It's becoming cool for Illini grads to get hitched at ... Wedding U
The groom arrived on horseback, carrying a sword.
In the Punjab/Sikh tradition, the groom, Amandeep Gargi, was a prince. His wife, Supreet Kahlon, was every bit the princess.
With 200 dancers, almost 400 guests and a flock of musicians, Gargi says the wedding seemed, to many of his University of Illinois friends, something out of Bollywood.
"It took us almost six months to plan the wedding," Kahlon says.
Weddings of this size are not rare in northern India, but this one was in Champaign, at the iHotel.
The couple, whose passions include skydiving, scuba diving, ballooning and most of all dancing, had found their most important passion here as students.
Many of the Illini couples come back here for their weddings because their early romance took place on the Quad, in an eatery or bar, says Sam Santhanam, general manager of the iHotel.
The iHotel works in partnership with the UI catering service at many weddings.
The weather doesn't always cooperate here, but somehow it all seems to work out.
July 26 was a day to remember, even if you didn't get hitched. The afternoon was one of the super-soakers this summer.
Elizabeth Emanuel called the event "wonderful."
She and the groom, Lee Stuck, had a reception planned at the Alice Campbell Alumni Center on Lincoln Avenue, and the wedding outside.
"It ended up being a lifesaver (having the indoor space) because there was a crazy storm. It started to rain buckets with strong winds 10 minutes before the ceremony on the patio. The groomsmen hurried up and got all the chairs inside," she said.
It was a well-attended affair in the showcase building.
"We even had unexpected guests, people coming in out of the rain to take shelter. They became part of the whole thing," she said.
Mallory Walker and Matthew Wassmann hit the trifecta July 19. They married at Lincoln Hall Theater and walked the Quad north to the Illini Union for the reception.
The night before, wedding guests, many of whom stayed at the Union, took part in the tradition of "chalking the Quad," writing "Matt and Mall" on the sidewalk.
When Steve and Emily Kehl got married in 2013, things couldn't have been much more Illini. Before they met, they passed each other at Memorial Stadium, where he was on the drumline and she a cheerleader. They decided to marry where they had worked out.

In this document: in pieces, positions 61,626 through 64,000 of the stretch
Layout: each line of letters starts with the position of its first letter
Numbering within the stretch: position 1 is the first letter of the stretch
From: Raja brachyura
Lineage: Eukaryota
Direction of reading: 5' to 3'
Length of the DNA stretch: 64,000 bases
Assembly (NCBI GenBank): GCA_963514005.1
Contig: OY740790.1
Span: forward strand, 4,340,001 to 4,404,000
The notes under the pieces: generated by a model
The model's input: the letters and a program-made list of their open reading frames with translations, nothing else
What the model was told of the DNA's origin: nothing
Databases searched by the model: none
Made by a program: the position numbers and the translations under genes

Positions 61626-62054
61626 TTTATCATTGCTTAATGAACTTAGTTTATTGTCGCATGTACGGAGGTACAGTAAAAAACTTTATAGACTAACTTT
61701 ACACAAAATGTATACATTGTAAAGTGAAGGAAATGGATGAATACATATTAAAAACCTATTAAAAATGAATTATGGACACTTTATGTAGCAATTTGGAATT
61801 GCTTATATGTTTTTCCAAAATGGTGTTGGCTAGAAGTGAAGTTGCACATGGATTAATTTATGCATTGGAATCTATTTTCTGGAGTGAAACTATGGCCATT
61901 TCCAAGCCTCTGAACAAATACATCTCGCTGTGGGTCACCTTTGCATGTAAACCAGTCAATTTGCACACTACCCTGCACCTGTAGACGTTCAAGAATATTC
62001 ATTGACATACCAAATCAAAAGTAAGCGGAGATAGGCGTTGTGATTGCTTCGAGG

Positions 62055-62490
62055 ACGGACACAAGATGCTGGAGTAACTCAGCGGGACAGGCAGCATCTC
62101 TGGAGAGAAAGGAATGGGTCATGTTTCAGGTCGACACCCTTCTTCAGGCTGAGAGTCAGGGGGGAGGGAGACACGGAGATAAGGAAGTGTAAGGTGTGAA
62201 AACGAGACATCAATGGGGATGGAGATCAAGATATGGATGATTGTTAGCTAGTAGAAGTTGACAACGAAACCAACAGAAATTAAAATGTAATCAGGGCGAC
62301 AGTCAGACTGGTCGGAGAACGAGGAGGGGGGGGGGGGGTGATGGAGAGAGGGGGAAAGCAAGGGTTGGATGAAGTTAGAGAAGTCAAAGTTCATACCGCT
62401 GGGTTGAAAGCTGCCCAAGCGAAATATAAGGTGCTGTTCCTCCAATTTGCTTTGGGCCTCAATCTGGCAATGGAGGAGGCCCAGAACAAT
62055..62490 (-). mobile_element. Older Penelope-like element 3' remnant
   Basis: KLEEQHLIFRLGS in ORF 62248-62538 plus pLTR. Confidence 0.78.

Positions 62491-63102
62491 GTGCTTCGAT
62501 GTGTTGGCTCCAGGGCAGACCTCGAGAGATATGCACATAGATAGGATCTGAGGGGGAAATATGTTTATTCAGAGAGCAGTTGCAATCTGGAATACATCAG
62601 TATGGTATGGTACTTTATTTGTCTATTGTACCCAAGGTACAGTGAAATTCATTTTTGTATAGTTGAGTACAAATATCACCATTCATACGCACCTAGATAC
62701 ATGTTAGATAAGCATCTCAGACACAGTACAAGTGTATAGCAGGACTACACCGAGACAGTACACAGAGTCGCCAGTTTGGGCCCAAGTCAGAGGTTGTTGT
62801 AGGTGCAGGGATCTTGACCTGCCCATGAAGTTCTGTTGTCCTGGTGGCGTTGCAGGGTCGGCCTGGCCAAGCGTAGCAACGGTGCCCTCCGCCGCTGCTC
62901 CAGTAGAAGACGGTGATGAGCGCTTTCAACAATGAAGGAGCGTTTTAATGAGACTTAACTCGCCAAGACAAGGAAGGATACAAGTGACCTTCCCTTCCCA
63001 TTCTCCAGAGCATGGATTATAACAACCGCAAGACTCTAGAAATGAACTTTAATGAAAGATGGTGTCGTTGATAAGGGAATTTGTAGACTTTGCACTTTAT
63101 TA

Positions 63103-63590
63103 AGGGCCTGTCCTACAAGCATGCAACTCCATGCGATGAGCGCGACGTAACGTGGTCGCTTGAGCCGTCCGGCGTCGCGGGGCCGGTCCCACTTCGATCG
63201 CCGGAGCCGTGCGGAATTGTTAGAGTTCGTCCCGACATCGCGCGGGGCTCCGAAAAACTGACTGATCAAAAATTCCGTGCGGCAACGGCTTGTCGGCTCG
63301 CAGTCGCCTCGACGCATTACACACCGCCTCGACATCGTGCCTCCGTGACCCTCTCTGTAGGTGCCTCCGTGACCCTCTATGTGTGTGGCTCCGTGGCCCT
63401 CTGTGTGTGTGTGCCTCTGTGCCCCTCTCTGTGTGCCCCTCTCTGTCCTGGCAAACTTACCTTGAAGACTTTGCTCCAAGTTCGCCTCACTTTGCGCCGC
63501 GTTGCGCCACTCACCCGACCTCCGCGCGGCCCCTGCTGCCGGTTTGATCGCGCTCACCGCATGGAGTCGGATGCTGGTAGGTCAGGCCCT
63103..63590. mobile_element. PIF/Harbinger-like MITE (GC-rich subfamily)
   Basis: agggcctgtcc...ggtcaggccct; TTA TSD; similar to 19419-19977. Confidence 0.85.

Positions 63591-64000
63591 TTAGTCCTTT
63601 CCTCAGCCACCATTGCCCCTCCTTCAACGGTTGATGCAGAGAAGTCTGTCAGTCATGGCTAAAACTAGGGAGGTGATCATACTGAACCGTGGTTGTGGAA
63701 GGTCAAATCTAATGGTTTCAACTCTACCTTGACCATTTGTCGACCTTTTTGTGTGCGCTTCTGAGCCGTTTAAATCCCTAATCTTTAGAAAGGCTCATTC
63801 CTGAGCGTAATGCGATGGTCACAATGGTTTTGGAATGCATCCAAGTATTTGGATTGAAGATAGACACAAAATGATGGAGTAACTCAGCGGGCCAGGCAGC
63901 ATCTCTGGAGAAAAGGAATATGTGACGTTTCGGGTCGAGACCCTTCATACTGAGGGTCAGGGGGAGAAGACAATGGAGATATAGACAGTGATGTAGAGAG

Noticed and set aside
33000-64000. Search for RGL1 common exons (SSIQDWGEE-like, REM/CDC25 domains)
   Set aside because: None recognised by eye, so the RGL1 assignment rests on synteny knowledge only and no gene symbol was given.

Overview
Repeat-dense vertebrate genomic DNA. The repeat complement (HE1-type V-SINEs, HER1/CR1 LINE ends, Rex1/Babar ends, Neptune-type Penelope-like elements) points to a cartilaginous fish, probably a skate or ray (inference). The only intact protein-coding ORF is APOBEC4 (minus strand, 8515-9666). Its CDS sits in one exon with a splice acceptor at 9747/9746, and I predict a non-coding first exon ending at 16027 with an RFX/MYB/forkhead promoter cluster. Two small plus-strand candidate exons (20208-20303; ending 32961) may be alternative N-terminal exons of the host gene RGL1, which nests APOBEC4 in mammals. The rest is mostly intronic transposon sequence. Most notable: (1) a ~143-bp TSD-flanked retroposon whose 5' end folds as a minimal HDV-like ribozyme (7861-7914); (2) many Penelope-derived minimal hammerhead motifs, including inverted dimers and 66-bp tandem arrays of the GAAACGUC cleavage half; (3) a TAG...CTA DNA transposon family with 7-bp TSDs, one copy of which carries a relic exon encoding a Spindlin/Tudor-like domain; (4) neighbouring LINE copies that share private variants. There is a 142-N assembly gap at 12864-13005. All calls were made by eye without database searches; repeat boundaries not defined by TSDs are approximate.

Paul Gormisky and Jill Horne were married Aug. 2 at the Illini Union Ballroom.
"We chose the Union because the university is the place that we shared both together and as individuals. Also, the ballroom is a beautiful room (the nicest we saw in town for this purpose) that was plenty big for 160 people and in a convenient location."
It's a tough choice with all the different places where people made memories.
"The university has many great places to shoot a romantic wedding," says photographer Bradley Leeb, who shot the Gormisky wedding.
He mentioned the Quad, Allerton, Memorial Stadium, memorable churches and buildings like the Illini Union where love was inspired.
All in all, it makes Champaign-Urbana a great background for the creation of a life spent loving.
"I shoot more weddings in Champaign than in Bloomington," says Bloomington-Normal wedding photographer Mark Romine.
Romine did the Alice Campbell wedding and has also shot recent weddings at the UI Arboretum.
At the Hilton Garden Inn in Champaign, wedding coordinator Jennifer Cougill said couples who attended the UI return for weddings from all over the country.
Paul Gormisky said he'll always have Champaign memories.
"Jill and I met in Urbana-Champaign a few years after she graduated with a math degree from the UI and while I was a Ph.D. student in chemistry there," he says.
Amandeep Gargi and Supreet Kahlon met through an Indian dance group here, I-Bhangra.
"I had to audition for her," says Garpi, whose wife was the "top dancer, president, recruiter" of the I-Bhangra team.
Their wedding videos are at vimeo.com/5609984 and vimeo.com/8685154.
Mallory and Matthew Wassmann met at his fraternity, Alpha Gamma Rho, where she had other friends. She made the wedding miraculous by rubbing Abraham Lincoln's nose and leaving a penny at Lincoln Hall.
"Everything went perfectly," she says.